RubyHornet: Recently you’ve released various freestyles. Some sites have put them up with, ‘Lupe put this out because he’s upset he wasn’t named to the MTV Hottest Emcee List.’ Is that output of new freestyles related to the list?

Lupe Fiasco: Definitely the Emcee list. For me it was like, I guess you feel a certain way like, ‘I hope these people aren’t forgetting about me. Are they forgetting about me? Is this what the status quo is right now and I’m not in that? That’s unacceptable.' I feel like I’m nice or nicer than all of them, and it’s not taking shots at anybody. It’s the same situation where if there’s competition and this is what it is, it’s like, ‘OK, I can do that. I can play ball with you guys.' And if this is the criteria of what it needs to be, I can do that easily. It’s just putting myself into it. When they didn’t put me on the last list, when they first starting making the list I was really pissed because I didn’t make the list and I could understand, if I’m not the hottest dude right now, cool. But then they did an honorable mention list, and I didn’t make the honorable mention list. And I know those dudes over at MTV. It’s not like a beef or I was tripping, but it’s like, ‘come on man, what are you talking about?’ And then I just had to go on a tirade and start destroying stuff and you got “Superstar” and got all that other stuff. Put me in arenas where they say if you want to be hot, this is what it is. You have be murdering it over here, you have to have the clubs jumping like this, you have to have this over here.’ I can do that. I feel like I got enough accolades and enough of a foundation laid where I can go and do these things and my fans won’t look at it like ‘Lupe’s selling out.’ It’s more so... this is just fun for me. It’s ‘Lupe’s on parade almost.’ That kind of exclusion this time around was like, ‘oh, OK. I really have to go back in and start destroying. Really go in and just show that you won’t ever forget about me in that realm.’ I’m not a fame hog, but that’s kind of like the last competition for Hip Hop. I got massive competition. It’s like the Olympics of Hip Hop. I’m at the Grammy’s every year. Every album’s been nominated for a Grammy. On the music side I’m satisfied, but when it comes back to fun in Hip Hop, that’s the last real competition. The 5 Mics has kind of fell off, that’s not inspiration or drive anymore. That top Emcee list is, ‘OK, this is the Olympics now? This is the Final Four, the World Series.’ I’ll be there.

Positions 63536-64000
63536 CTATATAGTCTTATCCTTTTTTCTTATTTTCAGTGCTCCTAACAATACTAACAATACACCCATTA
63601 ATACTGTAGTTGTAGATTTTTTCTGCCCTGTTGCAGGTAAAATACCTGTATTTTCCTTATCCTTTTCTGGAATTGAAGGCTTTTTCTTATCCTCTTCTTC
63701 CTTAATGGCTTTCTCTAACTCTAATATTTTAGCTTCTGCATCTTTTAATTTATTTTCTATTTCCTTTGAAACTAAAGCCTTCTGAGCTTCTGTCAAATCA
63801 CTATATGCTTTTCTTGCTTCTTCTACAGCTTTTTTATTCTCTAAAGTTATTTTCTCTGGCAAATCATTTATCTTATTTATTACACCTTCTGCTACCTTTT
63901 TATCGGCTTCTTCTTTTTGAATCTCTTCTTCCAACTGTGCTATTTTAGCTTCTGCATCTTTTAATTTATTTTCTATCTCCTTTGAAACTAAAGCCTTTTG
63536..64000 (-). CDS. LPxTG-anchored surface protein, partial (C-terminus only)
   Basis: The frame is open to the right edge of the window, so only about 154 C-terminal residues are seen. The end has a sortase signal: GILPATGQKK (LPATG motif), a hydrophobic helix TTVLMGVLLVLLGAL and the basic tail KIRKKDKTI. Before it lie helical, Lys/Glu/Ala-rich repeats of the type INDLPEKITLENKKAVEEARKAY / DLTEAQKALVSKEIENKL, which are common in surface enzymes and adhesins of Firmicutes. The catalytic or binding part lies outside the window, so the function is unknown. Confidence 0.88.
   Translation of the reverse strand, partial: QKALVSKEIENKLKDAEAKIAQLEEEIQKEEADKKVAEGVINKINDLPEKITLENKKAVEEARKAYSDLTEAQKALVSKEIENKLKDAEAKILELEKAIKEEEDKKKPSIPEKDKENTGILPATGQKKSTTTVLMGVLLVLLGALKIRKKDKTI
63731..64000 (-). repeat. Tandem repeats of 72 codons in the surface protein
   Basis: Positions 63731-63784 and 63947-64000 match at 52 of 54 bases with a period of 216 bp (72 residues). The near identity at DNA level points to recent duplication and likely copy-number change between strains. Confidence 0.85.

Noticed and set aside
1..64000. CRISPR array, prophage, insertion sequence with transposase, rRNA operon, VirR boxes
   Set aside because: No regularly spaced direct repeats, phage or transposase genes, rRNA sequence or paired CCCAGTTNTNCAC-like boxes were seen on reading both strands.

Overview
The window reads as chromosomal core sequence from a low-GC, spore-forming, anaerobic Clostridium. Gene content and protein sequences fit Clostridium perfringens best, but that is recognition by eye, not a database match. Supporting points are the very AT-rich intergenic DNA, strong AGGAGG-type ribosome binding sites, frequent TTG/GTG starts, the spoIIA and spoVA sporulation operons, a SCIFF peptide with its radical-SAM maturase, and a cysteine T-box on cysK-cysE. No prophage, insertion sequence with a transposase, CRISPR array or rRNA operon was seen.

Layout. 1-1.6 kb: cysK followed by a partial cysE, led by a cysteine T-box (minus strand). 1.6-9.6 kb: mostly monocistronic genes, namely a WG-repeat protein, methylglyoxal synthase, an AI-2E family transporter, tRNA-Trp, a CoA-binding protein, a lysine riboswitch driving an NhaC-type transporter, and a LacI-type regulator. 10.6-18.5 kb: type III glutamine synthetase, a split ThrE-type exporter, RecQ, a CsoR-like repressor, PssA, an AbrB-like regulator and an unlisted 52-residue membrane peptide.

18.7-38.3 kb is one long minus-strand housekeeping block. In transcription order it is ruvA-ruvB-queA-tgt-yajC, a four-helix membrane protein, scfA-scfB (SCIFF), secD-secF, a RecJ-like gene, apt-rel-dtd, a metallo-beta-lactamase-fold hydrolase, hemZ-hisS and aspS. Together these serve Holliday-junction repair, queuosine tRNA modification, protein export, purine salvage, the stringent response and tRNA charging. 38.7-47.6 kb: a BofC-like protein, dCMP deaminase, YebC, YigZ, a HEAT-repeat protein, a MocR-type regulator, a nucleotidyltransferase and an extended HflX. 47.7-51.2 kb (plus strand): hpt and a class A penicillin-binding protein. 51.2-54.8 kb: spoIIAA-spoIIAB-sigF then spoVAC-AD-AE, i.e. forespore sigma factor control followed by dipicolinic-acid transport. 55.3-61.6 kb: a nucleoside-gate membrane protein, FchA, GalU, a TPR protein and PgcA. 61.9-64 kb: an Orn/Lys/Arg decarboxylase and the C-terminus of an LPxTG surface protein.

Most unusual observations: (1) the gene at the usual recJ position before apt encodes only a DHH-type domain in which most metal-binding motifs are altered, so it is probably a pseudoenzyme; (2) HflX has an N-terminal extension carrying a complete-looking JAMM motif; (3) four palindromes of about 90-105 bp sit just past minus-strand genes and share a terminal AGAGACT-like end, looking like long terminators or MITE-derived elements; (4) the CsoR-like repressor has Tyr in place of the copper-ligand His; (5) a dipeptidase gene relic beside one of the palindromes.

RubyHornet: You just mentioned having fun in Hip Hop. For you, is having fun a necessary part of making music? What has to come in line for you to be like, ‘Ok, I’m ready.’